Birmingham station has changed a bit since I was last here. I came here on tour in 2014, spending most of my time walking between the Broad Street Ibis and the Rep theatre, sweltering in the summer heat and waiting for the Library to close so the theatre could take over the air con.
When I arrived in 2014, the station was covered in hoarding and adverts about the new exciting station that was being built. It wasn’t terribly exciting, hoarding is pretty much the same wherever you go. But now, in 2016, Grand Central, as it is now dubbed, is finished, and enormous. The outside is covered in mirrored panels, with a large eye-shaped advertising board on one side that watches you, and tries to get you to buy things. Very Orwellian, and very appropriate for my dystopian novel. I took a note of it whilst I ate some lunch in one of the many eateries, all of which were not allowed to provide bins, which in itself made the whole thing seem a little 1980s in a different way.
I had great intentions for my time in Birmingham. I was going to wander the jewellery quarter and take notes on the warehouses and victorian buildings, find somewhere to sit and add to my word count. Those plans were slightly scuppered within 15 minutes of setting out.
It was raining, which in itself is not a huge problem, I was prepared. I know British weather, and I’d brought a waterproof and changes of clothes. The rain itself didn’t bother me. Until. Until I was crossing a road to get to the jewellery quarter, where, somehow, I slipped over. I felt myself go and, in slow motion, it seemed, watched as my feet disappeared to one side, my backpack leant me sideways and there I was, like a turtle, on a road. It was a terrifying few seconds, until the cars started just going around me. Well, Merry Christmas to you all too.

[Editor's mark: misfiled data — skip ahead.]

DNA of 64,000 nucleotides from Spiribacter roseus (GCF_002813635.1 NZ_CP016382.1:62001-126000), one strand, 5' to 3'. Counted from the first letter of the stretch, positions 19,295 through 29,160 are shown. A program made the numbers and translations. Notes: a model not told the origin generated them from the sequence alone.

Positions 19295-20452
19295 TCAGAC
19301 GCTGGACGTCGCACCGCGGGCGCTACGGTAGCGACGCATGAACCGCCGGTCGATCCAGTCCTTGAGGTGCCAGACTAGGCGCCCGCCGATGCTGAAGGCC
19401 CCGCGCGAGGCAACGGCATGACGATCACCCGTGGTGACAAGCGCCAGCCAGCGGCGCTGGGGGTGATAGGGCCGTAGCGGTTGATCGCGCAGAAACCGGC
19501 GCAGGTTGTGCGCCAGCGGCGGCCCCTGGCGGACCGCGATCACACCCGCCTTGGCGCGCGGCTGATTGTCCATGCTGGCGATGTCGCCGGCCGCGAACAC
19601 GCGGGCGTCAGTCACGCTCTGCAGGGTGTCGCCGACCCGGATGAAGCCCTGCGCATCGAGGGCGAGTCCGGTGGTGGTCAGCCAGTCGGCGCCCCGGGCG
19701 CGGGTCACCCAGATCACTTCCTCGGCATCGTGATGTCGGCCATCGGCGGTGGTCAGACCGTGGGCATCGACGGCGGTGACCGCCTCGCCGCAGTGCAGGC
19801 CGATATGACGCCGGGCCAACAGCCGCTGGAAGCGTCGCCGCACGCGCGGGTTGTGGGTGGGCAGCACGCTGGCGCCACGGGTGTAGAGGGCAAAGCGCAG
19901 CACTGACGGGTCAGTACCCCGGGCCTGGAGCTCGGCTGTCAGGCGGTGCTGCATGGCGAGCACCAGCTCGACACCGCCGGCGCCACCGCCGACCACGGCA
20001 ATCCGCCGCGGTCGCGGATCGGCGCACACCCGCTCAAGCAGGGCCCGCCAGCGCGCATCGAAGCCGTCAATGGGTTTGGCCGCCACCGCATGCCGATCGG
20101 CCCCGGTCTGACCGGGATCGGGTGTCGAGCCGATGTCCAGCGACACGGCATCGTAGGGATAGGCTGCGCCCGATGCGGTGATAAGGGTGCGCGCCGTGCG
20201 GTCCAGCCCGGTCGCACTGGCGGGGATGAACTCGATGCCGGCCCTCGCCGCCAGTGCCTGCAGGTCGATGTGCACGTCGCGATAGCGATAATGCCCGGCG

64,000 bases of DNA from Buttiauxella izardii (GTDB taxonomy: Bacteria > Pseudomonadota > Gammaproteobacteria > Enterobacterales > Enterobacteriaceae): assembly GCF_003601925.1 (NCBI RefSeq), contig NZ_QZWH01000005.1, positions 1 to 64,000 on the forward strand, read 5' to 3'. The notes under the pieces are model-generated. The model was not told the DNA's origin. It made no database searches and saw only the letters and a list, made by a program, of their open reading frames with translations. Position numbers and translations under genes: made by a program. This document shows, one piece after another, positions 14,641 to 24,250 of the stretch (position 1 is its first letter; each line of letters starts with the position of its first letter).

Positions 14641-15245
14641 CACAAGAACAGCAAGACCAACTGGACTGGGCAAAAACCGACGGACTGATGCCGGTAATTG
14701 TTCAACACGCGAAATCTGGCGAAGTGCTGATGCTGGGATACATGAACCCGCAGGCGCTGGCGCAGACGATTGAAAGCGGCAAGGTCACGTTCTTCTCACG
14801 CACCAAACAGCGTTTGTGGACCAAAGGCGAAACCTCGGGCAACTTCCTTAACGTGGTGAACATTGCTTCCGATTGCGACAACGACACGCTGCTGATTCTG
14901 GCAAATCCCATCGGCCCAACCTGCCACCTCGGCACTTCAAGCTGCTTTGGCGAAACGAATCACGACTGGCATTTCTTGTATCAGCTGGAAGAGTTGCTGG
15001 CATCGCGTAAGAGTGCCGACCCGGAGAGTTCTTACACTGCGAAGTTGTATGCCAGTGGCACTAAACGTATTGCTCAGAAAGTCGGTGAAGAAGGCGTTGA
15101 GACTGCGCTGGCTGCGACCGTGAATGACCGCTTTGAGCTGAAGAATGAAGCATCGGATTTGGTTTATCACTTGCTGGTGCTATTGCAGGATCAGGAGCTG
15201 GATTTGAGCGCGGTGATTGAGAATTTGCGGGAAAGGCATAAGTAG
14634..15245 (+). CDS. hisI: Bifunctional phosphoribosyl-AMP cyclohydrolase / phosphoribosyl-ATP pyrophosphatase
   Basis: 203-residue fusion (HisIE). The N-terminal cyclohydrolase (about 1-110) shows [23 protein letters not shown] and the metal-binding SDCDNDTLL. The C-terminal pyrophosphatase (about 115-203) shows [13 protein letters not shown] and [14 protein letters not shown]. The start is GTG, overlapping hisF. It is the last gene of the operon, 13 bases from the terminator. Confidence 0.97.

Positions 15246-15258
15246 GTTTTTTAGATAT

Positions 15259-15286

“Are you alright?” shouted a kind woman, who was also sporting a huge backpack, on the other side of the road. So I wasn’t still in London, and it was possible for people to give a shit about others. How nice.
Limping slightly, and lamenting my formerly clean trousers which now had a long stripe of muddy rain water down one leg, I begrudgingy headed towards St Paul’s square.
The church was rather lovely, at least from the outside. I have to admit to being a little grumpy from hurt pride, so I didn’t investigate inside, justifying it by saying that my character wasn’t likely to go inside a church either.
It took another 20 minutes for me to get genuinely fed up of the rain, and to be somewhat desperate for the loo. As the heavens opened properly, I headed for the lovely Birmingham Central Library, who had a cafe, a workstation and, most importantly at that point, a toilet.
I spent the rest of the afternoon typing, getting down nearly 2000 words of the novel, and the character’s journey.
I spent the evening with my lovely friend Laura, who was kind enough to put me up for the night, and to invite me to join their writer’s group (PoW WoW) for and evening of ‘gluttony and ghost stories’. It gave me the idea that it might be nice to go to other cities and visit other writing groups, see how they work and hear work by people around the country. Perhaps next year, eh?
It was wonderful in the back room of the Prince of Wales pub, warm and cosy with plentiful food. Most of the 20 or so writers there had a ghost story to tell, which gave the evening a wonderful Jackanory feeling. I have to admit, that I was close to dropping off a few times, due to the soothing nature of being read to, like 20 bedtime stories. I shook myself, obviously, because I wanted to hear the tales. And I’m glad i did, for they were of excellent quality. I hope to return some time to visit them again.
In the morning, it was off to Manchester.